By Daniel Hunter
The UK's GDP could be up to five per cent higher if our infrastructure matched that of our overseas competitors.
That is the headline finding of a report identifying the impact new infrastructure has on the wider economy from leading business analysts the Centre for Economic and Business Research (Cebr) on behalf of the Civil Engineering Contractors Association (CECA).
The report, Securing Our Economy: The Case For Infrastructure, makes the following headline findings:
- The average cost of the UK's having infrastructure which fell short of typical developed economy standards was £78 billion annually between 2000 and 2010;
- UK GDP could have been five per cent higher, on average, each year between 2000 and 2010 if our infrastructure had matched that of other leading global economies;
- If we bring UK infrastructure up to the standard of other developed economies, this could contribute £100 billion to the economy annually by 2026;
- For every 1,000 jobs that are directly created in infrastructure construction, employment as a whole rises by 3,050 jobs;
- For each £1 billion increase in infrastructure investment, UK-wide GDP increases by a total of £1.30 billion, and every £1 billion of infrastructure construction increases overall economic activity by £2.842 billion.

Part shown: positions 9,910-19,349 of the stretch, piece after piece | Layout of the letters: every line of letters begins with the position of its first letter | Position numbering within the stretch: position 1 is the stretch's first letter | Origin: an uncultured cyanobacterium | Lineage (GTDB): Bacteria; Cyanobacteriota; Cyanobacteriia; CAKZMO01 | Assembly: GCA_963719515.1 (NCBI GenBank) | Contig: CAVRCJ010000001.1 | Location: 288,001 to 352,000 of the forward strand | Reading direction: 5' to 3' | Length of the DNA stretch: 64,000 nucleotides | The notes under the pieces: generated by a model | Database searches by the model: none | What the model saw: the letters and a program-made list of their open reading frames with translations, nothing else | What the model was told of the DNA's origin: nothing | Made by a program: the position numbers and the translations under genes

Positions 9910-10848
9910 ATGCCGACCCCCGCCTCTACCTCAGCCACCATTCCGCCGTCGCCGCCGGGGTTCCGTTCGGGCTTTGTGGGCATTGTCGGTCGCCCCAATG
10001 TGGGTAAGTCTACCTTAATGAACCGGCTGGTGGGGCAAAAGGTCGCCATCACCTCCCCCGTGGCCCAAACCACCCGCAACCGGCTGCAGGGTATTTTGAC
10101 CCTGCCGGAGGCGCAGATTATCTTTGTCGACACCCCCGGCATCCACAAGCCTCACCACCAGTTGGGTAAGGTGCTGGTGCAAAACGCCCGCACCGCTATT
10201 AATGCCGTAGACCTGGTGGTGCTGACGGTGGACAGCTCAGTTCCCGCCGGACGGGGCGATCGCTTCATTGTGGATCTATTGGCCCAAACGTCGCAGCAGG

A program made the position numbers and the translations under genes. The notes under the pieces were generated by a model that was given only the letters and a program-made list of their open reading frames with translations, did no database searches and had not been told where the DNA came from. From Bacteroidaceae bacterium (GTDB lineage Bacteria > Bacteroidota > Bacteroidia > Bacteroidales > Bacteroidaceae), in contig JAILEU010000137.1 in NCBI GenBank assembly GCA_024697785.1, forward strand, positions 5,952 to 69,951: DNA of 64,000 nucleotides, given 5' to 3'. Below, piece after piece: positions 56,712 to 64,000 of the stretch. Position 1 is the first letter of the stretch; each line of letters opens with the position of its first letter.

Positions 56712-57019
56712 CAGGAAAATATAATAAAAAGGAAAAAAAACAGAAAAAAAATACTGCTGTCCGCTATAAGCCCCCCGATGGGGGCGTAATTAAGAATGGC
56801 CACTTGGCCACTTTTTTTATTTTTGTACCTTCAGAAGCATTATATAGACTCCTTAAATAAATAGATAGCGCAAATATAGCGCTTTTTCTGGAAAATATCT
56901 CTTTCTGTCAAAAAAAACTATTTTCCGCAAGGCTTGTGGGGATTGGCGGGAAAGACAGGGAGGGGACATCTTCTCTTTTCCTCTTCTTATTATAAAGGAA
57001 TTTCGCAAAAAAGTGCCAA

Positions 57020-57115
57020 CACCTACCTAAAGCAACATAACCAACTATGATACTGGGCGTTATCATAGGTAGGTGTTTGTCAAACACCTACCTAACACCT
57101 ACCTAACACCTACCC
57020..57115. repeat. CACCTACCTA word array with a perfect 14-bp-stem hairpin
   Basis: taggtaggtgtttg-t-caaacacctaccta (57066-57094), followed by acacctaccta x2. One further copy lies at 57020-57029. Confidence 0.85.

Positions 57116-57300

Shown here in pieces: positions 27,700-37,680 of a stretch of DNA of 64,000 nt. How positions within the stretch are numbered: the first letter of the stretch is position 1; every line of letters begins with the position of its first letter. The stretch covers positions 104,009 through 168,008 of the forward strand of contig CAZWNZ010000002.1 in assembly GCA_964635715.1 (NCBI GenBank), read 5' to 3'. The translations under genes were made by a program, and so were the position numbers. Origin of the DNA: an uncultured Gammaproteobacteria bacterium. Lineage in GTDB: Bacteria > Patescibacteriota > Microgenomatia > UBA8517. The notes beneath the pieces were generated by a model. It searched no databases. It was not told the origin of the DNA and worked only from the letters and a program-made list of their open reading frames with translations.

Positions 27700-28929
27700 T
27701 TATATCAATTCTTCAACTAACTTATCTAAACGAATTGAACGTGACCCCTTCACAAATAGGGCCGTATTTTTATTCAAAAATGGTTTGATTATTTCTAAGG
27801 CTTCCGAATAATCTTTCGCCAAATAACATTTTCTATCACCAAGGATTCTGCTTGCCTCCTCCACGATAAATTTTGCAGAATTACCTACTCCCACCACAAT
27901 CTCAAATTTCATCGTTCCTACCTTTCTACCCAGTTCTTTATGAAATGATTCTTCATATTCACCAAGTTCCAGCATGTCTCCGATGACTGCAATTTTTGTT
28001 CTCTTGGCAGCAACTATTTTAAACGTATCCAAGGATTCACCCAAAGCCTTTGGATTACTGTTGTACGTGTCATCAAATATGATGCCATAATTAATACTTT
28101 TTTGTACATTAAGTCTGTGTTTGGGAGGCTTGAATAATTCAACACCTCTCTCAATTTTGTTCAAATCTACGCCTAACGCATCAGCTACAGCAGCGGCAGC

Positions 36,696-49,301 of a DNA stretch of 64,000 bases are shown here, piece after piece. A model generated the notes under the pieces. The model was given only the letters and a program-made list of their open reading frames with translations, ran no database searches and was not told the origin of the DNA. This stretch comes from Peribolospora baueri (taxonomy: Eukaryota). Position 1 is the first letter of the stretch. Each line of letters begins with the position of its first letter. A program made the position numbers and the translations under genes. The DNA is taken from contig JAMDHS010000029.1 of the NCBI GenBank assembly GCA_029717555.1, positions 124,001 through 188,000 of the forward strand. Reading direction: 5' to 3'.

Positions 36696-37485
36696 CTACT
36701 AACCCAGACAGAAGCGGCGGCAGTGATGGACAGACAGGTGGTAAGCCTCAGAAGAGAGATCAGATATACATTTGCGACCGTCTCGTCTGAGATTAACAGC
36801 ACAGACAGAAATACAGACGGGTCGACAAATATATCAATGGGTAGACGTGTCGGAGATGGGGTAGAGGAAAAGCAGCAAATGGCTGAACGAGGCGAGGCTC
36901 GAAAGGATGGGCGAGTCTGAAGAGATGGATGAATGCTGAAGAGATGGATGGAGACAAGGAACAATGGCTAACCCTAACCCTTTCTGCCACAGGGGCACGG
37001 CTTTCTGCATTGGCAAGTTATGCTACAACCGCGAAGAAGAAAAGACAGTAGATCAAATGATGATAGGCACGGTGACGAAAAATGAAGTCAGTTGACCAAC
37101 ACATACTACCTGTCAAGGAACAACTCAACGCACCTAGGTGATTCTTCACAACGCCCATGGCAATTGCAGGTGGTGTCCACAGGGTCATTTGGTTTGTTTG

"The UK has paid a high price for having infrastructure which has fallen short of our competitors," Daniel Solomon, Cebr economist and author of the report, said.
"We estimate GDP might have been about 5% higher over the past decade if the UK's infrastructure quality had been in line with countries like Switzerland and the Netherlands.
"This research has shown that improving UK infrastructure quality could help us to catch up with some of the world's most competitive countries, giving UK businesses the connectivity they need to add real value to the economy.
"If UK infrastructure were raised to the quality standard achieved by our international competitors, we estimate that this could add roughly £100 billion to annual GDP by the mid-2020s."
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